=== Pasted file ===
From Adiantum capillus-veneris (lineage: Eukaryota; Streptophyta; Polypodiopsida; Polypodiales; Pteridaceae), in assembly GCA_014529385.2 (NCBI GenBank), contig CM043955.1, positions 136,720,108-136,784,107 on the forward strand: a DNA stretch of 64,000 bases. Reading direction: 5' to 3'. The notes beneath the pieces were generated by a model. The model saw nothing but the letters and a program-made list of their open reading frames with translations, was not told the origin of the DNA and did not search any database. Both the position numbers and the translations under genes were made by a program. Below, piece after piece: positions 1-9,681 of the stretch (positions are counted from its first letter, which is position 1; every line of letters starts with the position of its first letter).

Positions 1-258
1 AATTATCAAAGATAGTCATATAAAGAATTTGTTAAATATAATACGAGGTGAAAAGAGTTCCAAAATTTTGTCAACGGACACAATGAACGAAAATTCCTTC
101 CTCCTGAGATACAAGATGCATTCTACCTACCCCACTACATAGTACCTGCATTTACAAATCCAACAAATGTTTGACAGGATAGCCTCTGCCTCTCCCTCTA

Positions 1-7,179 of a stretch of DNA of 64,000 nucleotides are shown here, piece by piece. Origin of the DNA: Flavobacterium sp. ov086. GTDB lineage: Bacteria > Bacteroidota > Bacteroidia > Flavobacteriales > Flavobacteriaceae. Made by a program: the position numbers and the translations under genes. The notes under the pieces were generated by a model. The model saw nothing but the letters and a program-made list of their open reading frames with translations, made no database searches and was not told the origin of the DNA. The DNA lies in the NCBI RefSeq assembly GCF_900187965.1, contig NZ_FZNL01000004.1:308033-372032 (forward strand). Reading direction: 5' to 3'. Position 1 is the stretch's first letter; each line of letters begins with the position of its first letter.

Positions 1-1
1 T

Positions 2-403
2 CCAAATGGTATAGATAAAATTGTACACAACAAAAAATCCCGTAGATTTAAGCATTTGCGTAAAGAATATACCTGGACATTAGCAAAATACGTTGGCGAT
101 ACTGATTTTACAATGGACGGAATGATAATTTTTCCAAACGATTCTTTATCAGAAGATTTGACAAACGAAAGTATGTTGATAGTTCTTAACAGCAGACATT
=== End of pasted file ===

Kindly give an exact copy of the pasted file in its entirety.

From Adiantum capillus-veneris (lineage: Eukaryota; Streptophyta; Polypodiopsida; Polypodiales; Pteridaceae), in assembly GCA_014529385.2 (NCBI GenBank), contig CM043955.1, positions 136,720,108-136,784,107 on the forward strand: a DNA stretch of 64,000 bases. Reading direction: 5' to 3'. The notes beneath the pieces were generated by a model. The model saw nothing but the letters and a program-made list of their open reading frames with translations, was not told the origin of the DNA and did not search any database. Both the position numbers and the translations under genes were made by a program. Below, piece after piece: positions 1-9,681 of the stretch (positions are counted from its first letter, which is position 1; every line of letters starts with the position of its first letter).

Positions 1-258
1 AATTATCAAAGATAGTCATATAAAGAATTTGTTAAATATAATACGAGGTGAAAAGAGTTCCAAAATTTTGTCAACGGACACAATGAACGAAAATTCCTTC
101 CTCCTGAGATACAAGATGCATTCTACCTACCCCACTACATAGTACCTGCATTTACAAATCCAACAAATGTTTGACAGGATAGCCTCTGCCTCTCCCTCTA

Positions 1-7,179 of a stretch of DNA of 64,000 nucleotides are shown here, piece by piece. Origin of the DNA: Flavobacterium sp. ov086. GTDB lineage: Bacteria > Bacteroidota > Bacteroidia > Flavobacteriales > Flavobacteriaceae. Made by a program: the position numbers and the translations under genes. The notes under the pieces were generated by a model. The model saw nothing but the letters and a program-made list of their open reading frames with translations, made no database searches and was not told the origin of the DNA. The DNA lies in the NCBI RefSeq assembly GCF_900187965.1, contig NZ_FZNL01000004.1:308033-372032 (forward strand). Reading direction: 5' to 3'. Position 1 is the stretch's first letter; each line of letters begins with the position of its first letter.

Positions 1-1
1 T

Positions 2-403
2 CCAAATGGTATAGATAAAATTGTACACAACAAAAAATCCCGTAGATTTAAGCATTTGCGTAAAGAATATACCTGGACATTAGCAAAATACGTTGGCGAT
101 ACTGATTTTACAATGGACGGAATGATAATTTTTCCAAACGATTCTTTATCAGAAGATTTGACAAACGAAAGTATGTTGATAGTTCTTAACAGCAGACATT